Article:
Whatever prospective students gain from looking at earnings, they’ll gain by considering them in context. After all, lots of variables unaccounted for in college-level earnings data will play into what you’re paid: your major, whether you graduate, the broader economic conditions around you, the sort of work you do, where you live, your sex and race, your job performance, and more. But most high schoolers aren’t in a position to understand all of that on their own.
College is an investment, says Joyce Serido, an associate professor of family social science at the University of Minnesota-Twin Cities. And anyone making that investment has much to think of beyond financial return. Some students have absorbed the message that they should go to college, she says, but they are still unclear about why — even after they’ve enrolled. Is the goal to land a good job? Is it education for education’s sake?
A sense of their own purpose should inform the choices students make, Ms. Serido says. The path from college to career unfolds over years — sometimes many years. After all the time and money they spend moving toward a professional destination, will students like where they end up?
Even if they have a career in mind, students might not realize what it will take to break into it. “College may just be the starting point for you to get the job you think this is going to lead to,” Ms. Serido says. Many desirable jobs require more time, education, and money than some students may be prepared to invest.
Besides, students may not know what the work in their chosen career would actually be like, Ms. Serido says. “Sometimes,” she says, “we get enamored of the movie-star or TV portrayal of something.” That leads some people down career paths that turn out not to be a great fit. “There are so many lawyers,” she says, “who hate law and don’t practice.”
For a student whos wants to earn as much as possible with only a bachelor’s degree, the advice is pretty clear: Become an engineer. But recognizing that a field pays well and having the skill set to succeed in it are two different things.
Some pathways through college are high stakes, says Laura Hamilton, an associate professor of sociology at the University of California at Merced. Majoring in biology, continuing on to medical school, and becoming a doctor can be a fulfilling and lucrative trajectory. Unless it doesn’t work out. There aren’t many prospects for a biology major with a 3.0, Ms. Hamilton says. Parents with professional jobs tend to grasp those nuances. “They’re well aware,” she says, that “getting a four-year degree — just a general four-year degree — is no guarantee of anything.”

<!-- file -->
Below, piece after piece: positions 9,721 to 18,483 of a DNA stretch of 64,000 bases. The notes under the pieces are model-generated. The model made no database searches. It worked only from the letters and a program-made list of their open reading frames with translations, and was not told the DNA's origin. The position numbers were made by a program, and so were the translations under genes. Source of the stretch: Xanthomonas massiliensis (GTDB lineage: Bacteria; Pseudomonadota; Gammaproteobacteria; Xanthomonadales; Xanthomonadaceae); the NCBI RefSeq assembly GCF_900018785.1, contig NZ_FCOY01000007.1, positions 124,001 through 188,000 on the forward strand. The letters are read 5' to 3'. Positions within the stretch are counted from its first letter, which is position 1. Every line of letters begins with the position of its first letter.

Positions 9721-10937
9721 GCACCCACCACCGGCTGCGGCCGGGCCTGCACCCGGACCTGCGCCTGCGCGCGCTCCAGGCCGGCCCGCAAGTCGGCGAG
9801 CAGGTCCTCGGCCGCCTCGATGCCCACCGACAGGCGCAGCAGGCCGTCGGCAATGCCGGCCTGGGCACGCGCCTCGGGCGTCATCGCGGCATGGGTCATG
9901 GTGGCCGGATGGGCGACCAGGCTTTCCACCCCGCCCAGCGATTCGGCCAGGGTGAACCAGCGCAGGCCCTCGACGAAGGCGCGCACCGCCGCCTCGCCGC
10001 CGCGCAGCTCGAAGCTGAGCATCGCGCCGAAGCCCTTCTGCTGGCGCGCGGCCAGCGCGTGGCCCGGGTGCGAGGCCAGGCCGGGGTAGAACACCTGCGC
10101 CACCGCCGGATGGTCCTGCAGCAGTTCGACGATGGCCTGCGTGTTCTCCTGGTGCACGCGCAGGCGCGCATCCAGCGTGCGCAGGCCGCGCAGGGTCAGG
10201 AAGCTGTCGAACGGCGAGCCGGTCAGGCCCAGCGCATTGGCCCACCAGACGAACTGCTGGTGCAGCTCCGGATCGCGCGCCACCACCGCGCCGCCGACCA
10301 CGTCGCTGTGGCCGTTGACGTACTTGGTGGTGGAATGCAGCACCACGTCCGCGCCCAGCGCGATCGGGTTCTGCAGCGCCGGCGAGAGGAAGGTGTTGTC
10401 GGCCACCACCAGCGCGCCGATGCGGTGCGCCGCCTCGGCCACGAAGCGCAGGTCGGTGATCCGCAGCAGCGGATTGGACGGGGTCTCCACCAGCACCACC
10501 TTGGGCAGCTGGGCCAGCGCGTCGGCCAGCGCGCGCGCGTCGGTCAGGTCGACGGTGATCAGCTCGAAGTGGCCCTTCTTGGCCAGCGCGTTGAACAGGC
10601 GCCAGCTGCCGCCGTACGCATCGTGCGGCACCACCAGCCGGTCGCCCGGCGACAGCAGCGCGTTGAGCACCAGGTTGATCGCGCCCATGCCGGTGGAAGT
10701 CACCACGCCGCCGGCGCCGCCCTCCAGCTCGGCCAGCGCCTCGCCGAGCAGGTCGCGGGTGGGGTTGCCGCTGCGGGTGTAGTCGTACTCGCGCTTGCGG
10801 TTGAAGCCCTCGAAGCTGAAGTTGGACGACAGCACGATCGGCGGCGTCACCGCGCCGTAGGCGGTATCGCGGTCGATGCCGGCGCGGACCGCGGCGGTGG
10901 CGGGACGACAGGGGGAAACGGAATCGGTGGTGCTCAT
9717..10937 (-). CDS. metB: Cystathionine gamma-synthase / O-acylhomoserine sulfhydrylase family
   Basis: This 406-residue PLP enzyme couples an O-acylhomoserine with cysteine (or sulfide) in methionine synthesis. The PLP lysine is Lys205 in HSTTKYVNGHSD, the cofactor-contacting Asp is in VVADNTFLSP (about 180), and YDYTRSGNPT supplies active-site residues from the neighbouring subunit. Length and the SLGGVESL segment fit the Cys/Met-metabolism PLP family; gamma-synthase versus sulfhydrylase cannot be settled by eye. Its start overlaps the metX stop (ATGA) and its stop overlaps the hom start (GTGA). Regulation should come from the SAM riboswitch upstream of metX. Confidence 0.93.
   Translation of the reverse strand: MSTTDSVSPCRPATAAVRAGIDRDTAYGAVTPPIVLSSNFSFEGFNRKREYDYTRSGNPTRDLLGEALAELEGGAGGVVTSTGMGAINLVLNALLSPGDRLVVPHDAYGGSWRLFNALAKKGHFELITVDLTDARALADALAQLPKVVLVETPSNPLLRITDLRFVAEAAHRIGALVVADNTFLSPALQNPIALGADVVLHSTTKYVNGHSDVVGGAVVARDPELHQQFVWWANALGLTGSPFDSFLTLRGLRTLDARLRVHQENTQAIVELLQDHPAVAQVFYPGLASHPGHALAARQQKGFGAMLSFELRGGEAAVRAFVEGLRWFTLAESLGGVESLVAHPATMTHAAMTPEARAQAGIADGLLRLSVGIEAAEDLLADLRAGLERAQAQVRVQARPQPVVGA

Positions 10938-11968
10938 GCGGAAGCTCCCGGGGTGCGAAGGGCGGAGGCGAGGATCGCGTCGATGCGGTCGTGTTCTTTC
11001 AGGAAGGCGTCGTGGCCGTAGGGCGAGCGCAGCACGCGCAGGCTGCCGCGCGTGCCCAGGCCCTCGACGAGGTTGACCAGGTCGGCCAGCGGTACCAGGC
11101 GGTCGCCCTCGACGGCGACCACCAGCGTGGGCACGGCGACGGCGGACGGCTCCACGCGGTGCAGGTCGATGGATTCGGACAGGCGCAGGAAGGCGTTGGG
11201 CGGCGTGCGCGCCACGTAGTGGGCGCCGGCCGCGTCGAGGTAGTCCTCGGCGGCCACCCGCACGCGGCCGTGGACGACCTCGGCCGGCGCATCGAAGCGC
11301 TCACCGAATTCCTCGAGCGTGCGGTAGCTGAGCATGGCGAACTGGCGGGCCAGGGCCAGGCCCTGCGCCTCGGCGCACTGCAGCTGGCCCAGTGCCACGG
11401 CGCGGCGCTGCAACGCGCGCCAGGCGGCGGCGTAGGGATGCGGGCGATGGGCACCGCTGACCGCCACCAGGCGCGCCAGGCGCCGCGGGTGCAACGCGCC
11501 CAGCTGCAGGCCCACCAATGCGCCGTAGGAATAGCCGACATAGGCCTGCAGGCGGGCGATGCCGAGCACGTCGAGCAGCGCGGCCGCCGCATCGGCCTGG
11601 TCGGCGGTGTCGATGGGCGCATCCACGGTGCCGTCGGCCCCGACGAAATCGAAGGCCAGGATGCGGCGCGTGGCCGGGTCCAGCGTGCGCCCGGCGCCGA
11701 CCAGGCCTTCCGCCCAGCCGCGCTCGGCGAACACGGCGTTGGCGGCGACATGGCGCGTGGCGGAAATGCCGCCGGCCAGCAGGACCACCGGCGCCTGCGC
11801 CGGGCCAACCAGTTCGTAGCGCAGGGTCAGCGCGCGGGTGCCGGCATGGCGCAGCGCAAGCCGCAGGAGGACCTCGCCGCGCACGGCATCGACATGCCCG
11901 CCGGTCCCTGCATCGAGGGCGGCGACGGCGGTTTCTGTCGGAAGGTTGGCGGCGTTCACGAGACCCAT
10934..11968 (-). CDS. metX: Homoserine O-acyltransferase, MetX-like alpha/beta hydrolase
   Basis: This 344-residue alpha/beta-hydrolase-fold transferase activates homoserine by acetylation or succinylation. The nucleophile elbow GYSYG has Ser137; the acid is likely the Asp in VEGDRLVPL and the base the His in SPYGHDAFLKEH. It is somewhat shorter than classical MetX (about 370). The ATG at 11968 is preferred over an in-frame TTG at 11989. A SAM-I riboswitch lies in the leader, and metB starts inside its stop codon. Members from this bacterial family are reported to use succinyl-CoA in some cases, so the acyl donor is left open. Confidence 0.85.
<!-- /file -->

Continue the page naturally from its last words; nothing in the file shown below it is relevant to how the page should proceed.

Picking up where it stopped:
But families unfamiliar with college might overlook those details. And students who grow up in low-income households and communities may not have the same level of exposure to professional paths as do their more-advantaged peers. That’s problematic because low-income students have less room for error. After all, the urgency of making a good living right after graduation depends in part on parents’ ability to buoy their children’s financial lives after college.
With all of that in mind, what does a smarter conversation about college and career look like? Students need to have a backup in case their initial plan falls through, says Greg Johnson, chief operations officer of Bottom Line, a nonprofit organization that helps low-income students into and through college. Above all, he says, they must realize how crucial it is that they graduate.
With students coming to college from such different backgrounds, earning a good living is a matter of perspective. Rosalva Aguilar is a high-school senior in New York who participates in Bottom Line. Ms. Aguilar, who works at a day-care center during the summer and volunteers there during the school year, wants to major in early-childhood education. “I know that teachers don’t make that much money,” she says, “but I’m very passionate.”
She’s comfortable with her plan. “It’s better to have a job you love than a job you’re miserable in,” Ms. Aguilar says. As for her parents, “they think being a teacher is really good,” she says. Teachers earn more than her family does.
Mr. McCorkell, of College Possible, is frustrated by the debate over whether college is about earning a living or building a life. Those ideas don’t have to be in tension, he says. Isn’t the point for students to discover work they are passionate about?
Discovering the doors that college can open, and deciding which one to walk through, is a big undertaking, one that doesn’t end at the point of choosing a college. So perhaps salary data works best as a jumping-off point for more personalized questions. How well those questions are answered depends on who’s on hand to sort out what those numbers really mean.
Beckie Supiano writes about college affordability, the job market for new graduates, and professional schools, among other things